A sidechain is simply a separate blockchain that is attached to the main blockchain via a two-way peg. This peg allows for assets to be transferred back and forth between the two chains. And when the asset is withdrawn, it is released on the Ethereum Main chain.

One major advantage of sidechains is that they offer greatly increased scalability. Because transactions are no longer confined to the main chain, they can be processed much more quickly once moved to the side chain using a bridge. This could potentially allow for thousands or even millions of transactions per second.

One thing to note here is that once an asset is on the side chain, they no longer depend on the consensus of the main chain. With benefits, this also has some risks: The risk of centralization. Who are the validators? How they are chosen? How does the consensus work? Is the bridge even secured? Etc.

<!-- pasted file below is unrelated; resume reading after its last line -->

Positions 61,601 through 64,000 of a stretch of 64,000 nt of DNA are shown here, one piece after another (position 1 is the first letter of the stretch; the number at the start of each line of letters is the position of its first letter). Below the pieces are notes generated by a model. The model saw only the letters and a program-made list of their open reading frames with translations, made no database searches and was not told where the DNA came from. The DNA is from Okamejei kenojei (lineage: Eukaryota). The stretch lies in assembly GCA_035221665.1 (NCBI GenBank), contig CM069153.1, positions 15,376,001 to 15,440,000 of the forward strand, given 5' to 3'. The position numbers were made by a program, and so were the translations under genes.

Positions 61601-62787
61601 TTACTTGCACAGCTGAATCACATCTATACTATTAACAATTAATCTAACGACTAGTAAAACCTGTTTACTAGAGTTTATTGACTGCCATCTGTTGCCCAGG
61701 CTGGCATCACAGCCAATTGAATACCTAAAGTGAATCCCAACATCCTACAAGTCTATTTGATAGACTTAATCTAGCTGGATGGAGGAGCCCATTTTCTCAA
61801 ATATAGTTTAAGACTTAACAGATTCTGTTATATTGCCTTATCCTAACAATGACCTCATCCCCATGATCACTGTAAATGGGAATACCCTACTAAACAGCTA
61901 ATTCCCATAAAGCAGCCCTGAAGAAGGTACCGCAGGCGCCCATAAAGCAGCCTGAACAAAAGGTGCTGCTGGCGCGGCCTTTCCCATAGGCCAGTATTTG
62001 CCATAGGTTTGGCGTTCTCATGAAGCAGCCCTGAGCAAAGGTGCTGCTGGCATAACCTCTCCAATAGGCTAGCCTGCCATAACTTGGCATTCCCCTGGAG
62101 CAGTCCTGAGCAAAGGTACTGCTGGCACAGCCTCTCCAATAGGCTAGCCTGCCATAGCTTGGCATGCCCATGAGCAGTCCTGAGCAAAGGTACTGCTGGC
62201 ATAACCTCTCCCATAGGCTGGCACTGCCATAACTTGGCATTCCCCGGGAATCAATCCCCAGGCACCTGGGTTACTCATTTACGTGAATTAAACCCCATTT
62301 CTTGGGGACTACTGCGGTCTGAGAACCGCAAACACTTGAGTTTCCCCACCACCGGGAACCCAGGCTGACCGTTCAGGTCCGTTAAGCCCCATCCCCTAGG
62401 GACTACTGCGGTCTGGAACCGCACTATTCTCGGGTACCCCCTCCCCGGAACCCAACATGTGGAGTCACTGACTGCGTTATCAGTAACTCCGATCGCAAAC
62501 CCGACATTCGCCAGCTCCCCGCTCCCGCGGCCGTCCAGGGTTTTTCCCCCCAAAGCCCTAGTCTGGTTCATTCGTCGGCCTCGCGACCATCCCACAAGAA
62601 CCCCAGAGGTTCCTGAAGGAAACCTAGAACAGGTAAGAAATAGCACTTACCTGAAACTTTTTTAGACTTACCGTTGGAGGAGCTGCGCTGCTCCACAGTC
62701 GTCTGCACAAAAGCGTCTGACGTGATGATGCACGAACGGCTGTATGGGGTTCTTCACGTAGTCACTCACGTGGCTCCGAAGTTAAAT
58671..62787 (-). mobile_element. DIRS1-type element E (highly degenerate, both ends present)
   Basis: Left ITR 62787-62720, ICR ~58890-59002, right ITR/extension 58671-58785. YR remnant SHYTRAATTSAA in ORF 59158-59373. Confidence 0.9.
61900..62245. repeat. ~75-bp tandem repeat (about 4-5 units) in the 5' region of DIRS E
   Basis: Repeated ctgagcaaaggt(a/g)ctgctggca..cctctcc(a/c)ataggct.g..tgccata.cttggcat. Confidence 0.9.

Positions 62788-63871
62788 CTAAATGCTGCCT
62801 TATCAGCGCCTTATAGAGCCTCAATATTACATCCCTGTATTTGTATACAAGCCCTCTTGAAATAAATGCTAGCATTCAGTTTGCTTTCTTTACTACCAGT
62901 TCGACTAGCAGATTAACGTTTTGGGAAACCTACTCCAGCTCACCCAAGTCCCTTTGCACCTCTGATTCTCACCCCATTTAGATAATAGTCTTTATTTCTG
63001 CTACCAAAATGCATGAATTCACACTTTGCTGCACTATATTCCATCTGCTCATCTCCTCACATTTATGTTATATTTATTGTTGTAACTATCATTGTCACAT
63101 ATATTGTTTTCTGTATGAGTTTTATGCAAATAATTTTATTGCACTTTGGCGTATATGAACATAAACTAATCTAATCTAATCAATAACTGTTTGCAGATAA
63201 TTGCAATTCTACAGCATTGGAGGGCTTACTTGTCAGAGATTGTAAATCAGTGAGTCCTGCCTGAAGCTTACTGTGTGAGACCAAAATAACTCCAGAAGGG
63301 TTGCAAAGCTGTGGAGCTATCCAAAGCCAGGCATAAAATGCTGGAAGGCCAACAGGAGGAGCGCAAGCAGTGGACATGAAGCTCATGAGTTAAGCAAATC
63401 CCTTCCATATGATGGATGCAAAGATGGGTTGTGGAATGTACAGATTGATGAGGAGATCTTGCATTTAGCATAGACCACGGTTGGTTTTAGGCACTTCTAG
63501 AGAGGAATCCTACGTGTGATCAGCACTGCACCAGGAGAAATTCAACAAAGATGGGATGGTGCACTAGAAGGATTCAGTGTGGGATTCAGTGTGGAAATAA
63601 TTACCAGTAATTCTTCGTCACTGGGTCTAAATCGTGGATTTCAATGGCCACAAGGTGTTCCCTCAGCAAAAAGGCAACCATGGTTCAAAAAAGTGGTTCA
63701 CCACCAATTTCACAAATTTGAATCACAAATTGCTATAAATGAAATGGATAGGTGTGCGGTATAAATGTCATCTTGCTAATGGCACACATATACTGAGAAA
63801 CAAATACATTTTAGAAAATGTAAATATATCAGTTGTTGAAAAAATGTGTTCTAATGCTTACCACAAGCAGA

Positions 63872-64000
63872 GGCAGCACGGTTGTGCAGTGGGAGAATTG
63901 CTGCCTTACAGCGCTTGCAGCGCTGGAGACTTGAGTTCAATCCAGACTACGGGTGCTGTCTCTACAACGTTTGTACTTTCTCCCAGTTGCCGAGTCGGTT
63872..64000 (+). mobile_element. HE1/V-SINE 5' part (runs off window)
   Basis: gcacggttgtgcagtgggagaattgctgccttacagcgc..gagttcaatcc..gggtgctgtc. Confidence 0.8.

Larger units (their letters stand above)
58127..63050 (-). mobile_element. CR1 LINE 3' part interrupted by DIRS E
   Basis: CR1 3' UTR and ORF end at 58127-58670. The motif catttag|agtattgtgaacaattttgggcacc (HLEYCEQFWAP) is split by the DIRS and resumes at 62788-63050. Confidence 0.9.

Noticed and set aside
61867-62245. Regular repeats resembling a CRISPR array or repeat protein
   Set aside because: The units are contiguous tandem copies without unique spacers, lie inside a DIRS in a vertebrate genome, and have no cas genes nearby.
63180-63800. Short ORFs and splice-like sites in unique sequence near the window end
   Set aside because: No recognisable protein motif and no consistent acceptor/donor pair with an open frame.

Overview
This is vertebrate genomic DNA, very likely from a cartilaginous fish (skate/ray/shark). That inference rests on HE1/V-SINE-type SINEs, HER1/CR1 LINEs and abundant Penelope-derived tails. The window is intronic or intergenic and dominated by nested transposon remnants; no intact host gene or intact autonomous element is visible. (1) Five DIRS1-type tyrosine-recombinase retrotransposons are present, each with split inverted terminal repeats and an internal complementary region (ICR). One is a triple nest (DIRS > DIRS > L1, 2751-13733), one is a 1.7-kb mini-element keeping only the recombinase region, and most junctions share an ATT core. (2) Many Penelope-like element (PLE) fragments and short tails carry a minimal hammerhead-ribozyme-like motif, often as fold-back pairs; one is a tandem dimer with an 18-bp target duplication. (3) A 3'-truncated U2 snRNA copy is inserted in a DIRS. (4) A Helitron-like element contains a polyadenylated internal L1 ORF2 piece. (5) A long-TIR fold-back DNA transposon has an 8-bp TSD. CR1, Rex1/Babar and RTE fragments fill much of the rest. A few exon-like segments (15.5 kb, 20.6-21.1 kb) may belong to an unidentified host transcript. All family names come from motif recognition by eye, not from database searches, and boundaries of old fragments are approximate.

Polygon PoS is one of the most successful examples of Ethereum Side Chains.

Multiple L2 Protocols Emerging to Increase TPS and Lower Fees:

Layer2 protocols are starting to emerge as a solution to both high transaction fees and slow transaction times. By using Layer2 protocols, users can take advantage of the speed and security of the underlying Layer1 protocol while also benefiting from increased throughput and reduced fees.

Here are some of the most promising Layer2 protocols based on their market dominance, user adoption as well as potential future applications.